xml:space="preserve">
xml:space="preserve">
Advertisement
Advertisement

Baltimore’s groundbreaking women artists deserve a retrospective

Amy Sherald. Planes, rockets, and the spaces in between. 2018. The Baltimore Museum of Art: Purchased with exchange funds from the Pearlstone Family Fund and partial gift of The Andy Warhol Foundation for the Visual Arts, Inc.
Amy Sherald. Planes, rockets, and the spaces in between. 2018. The Baltimore Museum of Art: Purchased with exchange funds from the Pearlstone Family Fund and partial gift of The Andy Warhol Foundation for the Visual Arts, Inc. (Courtesy Baltimore Museum of Art)

Your article on redressing the lack of exposure for women artists in local museums was read with interest by my wife whose large serigraph “Soaring Red” hung in the Baltimore Museum, all the way back in 1971, as part of the Bienalle (“Baltimore Museum of Art will only acquire works from women next year: ‘You have to do something radical,'” Nov. 15).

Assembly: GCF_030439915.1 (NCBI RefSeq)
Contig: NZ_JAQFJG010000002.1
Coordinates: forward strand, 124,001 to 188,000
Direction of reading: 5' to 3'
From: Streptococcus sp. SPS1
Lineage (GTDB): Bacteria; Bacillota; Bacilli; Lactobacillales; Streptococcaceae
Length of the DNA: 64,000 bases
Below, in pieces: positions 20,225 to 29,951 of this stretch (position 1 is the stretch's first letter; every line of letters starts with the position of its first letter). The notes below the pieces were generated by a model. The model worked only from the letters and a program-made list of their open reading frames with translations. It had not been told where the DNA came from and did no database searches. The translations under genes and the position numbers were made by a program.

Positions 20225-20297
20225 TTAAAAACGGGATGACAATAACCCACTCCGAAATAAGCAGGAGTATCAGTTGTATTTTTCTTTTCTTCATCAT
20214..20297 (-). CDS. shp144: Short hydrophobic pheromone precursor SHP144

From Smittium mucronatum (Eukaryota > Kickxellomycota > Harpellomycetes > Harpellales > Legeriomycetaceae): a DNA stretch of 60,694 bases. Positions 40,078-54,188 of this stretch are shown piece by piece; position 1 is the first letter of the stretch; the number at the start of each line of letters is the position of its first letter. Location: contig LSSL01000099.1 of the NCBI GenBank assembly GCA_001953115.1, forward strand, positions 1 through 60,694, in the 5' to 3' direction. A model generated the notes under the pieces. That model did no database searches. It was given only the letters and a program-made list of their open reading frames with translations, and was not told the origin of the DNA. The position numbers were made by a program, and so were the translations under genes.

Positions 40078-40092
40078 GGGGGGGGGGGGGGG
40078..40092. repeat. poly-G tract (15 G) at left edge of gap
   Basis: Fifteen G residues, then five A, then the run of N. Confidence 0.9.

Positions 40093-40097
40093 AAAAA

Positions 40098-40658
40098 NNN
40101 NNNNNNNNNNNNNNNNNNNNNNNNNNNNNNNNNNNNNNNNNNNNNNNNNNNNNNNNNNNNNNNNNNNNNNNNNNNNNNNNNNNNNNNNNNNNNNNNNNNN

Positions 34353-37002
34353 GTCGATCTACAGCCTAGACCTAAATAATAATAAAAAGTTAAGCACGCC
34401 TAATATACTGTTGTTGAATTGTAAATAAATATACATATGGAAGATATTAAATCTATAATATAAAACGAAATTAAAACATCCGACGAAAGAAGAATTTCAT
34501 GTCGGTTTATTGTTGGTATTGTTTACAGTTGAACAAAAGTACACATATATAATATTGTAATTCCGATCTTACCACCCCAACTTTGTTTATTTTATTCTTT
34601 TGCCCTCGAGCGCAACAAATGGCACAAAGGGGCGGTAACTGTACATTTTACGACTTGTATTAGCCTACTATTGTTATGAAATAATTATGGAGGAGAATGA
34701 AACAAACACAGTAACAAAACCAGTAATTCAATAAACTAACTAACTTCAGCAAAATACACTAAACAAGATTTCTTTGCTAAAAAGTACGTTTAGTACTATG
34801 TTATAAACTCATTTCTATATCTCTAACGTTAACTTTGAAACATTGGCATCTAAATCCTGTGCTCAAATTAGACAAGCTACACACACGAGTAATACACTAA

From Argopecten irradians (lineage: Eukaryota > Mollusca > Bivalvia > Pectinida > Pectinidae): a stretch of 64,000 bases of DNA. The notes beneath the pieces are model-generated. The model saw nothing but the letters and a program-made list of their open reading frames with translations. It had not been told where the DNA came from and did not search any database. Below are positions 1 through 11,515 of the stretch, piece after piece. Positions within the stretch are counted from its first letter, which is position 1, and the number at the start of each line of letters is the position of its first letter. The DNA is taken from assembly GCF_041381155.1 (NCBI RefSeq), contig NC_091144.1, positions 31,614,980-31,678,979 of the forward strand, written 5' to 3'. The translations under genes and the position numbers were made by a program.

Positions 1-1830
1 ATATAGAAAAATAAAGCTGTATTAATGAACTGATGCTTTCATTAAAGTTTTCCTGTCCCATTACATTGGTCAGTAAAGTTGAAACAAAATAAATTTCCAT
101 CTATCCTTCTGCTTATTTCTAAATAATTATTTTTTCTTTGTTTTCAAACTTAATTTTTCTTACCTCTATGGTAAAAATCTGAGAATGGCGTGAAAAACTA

Betsey Heuisler was 26 at the time and still a graduate student at the Maryland Institute. She went on to have 400 of her paintings in private and corporate collections worldwide and galleries coast-to-coast. She also taught at MICA here and in Mexico, headed the art department at Gilman, and even taught a medical school course in arts and humanities at the University of Maryland.

Advertisement

Betsey and other women pioneers in all fields did it largely without institutional support. So perhaps one local museum could mount a retrospective of work by Betsey, Grace Hardigan and others who persevered locally without the long overdue recognition women artists are now having.

Stan Heuisler, Baltimore

Advertisement
Advertisement

Add your voice: Respond to this piece or other Sun content by submitting your own letter.

Recommended on Baltimore Sun

Advertisement
Advertisement